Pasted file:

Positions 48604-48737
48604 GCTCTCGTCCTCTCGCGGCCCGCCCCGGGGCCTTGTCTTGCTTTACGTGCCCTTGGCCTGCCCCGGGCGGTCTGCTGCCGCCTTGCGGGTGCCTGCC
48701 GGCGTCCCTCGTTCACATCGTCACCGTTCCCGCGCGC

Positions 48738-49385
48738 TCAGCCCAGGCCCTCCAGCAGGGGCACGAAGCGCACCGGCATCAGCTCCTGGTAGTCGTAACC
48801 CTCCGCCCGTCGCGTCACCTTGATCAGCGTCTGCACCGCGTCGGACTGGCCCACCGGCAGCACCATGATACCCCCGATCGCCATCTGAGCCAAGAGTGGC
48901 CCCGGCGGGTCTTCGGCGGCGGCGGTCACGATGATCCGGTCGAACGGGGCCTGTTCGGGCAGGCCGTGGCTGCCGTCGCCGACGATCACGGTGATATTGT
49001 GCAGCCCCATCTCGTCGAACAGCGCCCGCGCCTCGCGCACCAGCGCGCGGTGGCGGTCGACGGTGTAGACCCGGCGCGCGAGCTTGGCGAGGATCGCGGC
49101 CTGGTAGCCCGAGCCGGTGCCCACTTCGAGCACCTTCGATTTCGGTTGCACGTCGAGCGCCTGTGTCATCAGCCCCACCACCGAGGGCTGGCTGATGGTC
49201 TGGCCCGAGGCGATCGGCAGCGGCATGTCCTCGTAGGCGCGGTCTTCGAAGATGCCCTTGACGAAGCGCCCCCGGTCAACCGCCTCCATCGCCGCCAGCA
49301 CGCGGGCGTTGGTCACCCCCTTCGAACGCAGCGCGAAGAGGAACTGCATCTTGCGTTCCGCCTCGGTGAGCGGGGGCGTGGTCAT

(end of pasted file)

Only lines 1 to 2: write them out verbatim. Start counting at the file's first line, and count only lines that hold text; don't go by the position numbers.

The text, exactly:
Positions 48604-48737
48604 GCTCTCGTCCTCTCGCGGCCCGCCCCGGGGCCTTGTCTTGCTTTACGTGCCCTTGGCCTGCCCCGGGCGGTCTGCTGCCGCCTTGCGGGTGCCTGCC